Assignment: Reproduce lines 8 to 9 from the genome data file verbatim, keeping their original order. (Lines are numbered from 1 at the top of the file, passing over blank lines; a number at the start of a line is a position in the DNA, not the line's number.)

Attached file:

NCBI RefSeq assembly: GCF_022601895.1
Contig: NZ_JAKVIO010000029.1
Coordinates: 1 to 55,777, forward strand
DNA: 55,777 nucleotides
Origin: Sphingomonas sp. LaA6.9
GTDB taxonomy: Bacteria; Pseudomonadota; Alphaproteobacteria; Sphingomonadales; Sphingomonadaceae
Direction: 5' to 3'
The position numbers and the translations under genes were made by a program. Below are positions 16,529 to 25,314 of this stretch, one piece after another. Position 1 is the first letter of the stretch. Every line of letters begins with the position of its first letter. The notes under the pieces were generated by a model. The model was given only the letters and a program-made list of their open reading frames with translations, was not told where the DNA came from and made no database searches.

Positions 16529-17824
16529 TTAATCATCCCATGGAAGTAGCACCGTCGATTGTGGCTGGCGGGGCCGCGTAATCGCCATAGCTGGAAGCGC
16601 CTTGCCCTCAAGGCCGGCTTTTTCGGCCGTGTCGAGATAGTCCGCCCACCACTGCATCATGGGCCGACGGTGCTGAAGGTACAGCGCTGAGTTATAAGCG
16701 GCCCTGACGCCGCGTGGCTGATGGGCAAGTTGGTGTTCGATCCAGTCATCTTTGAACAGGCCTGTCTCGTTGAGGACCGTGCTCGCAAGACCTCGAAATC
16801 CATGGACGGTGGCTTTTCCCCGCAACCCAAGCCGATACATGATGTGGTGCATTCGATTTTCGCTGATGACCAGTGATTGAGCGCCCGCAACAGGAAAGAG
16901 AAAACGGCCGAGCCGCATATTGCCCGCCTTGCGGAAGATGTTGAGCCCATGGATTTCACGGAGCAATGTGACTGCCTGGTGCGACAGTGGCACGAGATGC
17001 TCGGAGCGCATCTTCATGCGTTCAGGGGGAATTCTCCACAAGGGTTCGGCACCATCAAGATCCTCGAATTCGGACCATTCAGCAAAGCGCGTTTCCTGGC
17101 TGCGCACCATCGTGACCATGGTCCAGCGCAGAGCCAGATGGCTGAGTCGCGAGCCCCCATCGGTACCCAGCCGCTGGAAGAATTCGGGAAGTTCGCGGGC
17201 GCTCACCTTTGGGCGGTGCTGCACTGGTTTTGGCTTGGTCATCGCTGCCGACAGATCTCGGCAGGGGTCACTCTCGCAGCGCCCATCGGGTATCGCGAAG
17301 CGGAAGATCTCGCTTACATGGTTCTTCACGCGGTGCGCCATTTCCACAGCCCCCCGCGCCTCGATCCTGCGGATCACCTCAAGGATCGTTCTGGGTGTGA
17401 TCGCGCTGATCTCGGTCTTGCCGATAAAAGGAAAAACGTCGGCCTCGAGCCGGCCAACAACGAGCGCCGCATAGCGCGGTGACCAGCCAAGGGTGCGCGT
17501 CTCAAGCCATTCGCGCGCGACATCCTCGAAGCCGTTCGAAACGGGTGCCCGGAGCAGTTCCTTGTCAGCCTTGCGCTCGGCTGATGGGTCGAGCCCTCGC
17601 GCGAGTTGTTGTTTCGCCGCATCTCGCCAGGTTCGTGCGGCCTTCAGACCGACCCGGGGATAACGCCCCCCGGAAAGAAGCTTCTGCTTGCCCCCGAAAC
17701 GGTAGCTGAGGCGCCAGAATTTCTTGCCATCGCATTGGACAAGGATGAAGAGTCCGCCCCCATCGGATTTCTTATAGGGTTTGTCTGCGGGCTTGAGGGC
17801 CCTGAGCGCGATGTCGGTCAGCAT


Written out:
The position numbers and the translations under genes were made by a program. Below are positions 16,529 to 25,314 of this stretch, one piece after another. Position 1 is the first letter of the stretch. Every line of letters begins with the position of its first letter. The notes under the pieces were generated by a model. The model was given only the letters and a program-made list of their open reading frames with translations, was not told where the DNA came from and made no database searches.

Positions 16529-17824